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Defining the City and Levels of Urbanization

Publication Abstract

Frey, William H., and Zachary Zimmer. "Defining the City and Levels of Urbanization." PSC Research Report No. 98-423. 9 1998.

Compared to the entire history of human evolution, it has only been fairly recently that people have begun to live in dense urban agglomerations. Despite the rapid transformation of societies from primarily rural to primarily urban, and the importance of this evolution for the study of human populations, the notion of urban remains fleeting, changing from time to time, differing across political boundaries, and being modified depending upon the purpose that the definition of urban would serve. The difficulties encountered in defining urban create barriers to completely understanding the phenomenon and finding solutions to a host of social problems that involve the urban population.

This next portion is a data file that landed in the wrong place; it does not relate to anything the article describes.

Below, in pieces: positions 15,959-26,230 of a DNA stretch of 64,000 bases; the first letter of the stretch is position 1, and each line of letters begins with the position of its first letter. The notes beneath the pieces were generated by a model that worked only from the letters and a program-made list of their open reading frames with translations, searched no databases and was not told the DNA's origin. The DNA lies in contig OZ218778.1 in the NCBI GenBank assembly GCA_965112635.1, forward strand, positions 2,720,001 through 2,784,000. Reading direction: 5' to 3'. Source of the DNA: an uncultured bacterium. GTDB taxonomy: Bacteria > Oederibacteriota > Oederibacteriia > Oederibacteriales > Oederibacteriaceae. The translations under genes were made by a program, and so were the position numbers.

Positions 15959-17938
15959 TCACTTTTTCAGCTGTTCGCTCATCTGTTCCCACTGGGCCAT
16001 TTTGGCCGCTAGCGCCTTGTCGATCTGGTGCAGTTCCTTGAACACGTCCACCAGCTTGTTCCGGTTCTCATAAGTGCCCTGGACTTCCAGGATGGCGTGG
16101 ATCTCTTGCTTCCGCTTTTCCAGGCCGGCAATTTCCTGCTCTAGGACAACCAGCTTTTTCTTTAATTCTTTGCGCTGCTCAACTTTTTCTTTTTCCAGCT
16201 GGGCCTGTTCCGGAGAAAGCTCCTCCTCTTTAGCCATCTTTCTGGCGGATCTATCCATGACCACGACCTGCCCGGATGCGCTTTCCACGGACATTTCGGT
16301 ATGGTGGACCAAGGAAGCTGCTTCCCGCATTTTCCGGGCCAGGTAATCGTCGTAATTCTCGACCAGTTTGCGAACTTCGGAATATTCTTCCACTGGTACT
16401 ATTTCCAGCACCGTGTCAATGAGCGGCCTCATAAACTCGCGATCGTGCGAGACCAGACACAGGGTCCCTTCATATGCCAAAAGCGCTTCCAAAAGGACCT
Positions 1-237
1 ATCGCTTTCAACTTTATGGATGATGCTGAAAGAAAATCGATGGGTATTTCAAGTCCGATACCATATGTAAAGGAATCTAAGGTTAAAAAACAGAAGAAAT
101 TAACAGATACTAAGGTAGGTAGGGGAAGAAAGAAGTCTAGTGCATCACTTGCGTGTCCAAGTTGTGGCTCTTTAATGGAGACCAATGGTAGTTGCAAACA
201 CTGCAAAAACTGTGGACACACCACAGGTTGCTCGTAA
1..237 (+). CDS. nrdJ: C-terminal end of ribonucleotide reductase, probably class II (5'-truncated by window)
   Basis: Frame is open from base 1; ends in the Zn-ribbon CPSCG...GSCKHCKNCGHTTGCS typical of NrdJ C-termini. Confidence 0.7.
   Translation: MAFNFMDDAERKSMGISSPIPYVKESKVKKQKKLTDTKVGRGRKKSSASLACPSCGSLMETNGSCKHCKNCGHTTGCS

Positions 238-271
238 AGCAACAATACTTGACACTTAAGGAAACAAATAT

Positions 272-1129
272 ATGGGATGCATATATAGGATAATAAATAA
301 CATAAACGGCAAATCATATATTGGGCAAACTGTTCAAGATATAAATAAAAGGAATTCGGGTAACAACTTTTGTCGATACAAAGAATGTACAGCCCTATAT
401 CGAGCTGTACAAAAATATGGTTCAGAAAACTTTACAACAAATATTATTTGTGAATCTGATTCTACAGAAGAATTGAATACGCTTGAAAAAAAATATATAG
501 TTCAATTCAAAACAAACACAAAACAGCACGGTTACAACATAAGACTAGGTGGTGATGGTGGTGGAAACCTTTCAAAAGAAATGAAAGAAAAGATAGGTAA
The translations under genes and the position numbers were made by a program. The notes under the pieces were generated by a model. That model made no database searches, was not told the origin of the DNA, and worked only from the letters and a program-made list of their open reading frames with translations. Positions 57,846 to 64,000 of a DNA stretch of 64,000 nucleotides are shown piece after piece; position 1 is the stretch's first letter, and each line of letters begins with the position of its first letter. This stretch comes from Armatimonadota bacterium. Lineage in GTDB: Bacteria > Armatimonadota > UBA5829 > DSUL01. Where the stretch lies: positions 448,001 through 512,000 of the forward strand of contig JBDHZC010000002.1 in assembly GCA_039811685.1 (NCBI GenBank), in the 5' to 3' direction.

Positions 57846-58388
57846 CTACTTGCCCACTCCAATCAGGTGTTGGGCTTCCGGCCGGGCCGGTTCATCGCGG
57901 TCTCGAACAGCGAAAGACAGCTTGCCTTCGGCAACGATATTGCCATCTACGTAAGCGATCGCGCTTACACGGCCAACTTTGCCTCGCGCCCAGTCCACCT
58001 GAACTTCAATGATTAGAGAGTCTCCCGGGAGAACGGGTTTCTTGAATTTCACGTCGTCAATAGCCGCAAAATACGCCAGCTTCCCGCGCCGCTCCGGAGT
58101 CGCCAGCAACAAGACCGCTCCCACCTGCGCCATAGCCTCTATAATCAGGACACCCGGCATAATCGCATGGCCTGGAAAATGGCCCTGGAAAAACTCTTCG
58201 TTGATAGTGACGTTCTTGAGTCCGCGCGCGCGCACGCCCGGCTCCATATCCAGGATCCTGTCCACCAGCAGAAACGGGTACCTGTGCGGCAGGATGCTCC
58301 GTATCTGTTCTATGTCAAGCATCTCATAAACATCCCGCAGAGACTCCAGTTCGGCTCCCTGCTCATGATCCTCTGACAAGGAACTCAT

In order to place the city of today into context, this paper is divided into two parts. First, we examine past, present and future trends in urban growth. To do this, we briefly review the history of urban formation, and then examine trends in urban growth, and in specific cities in the recent past and into the near future using population projections. Second, we elaborate on a number of concepts concerning the meaning of the term urban. We begin by defining the city of today in terms of several criteria, such as function and space. We then go on to concentrate on a single example, the United States, to further clarify the evolution of the city definition. We conclude by suggesting a new definition of the City that better defines today's agglomerations, the 'Functional Community Area'.

Dataset(s): Estimates and Projections of Urban and Rural Populations and of Urban Agglomerations. Compiled by United Nations (1994 revisions).

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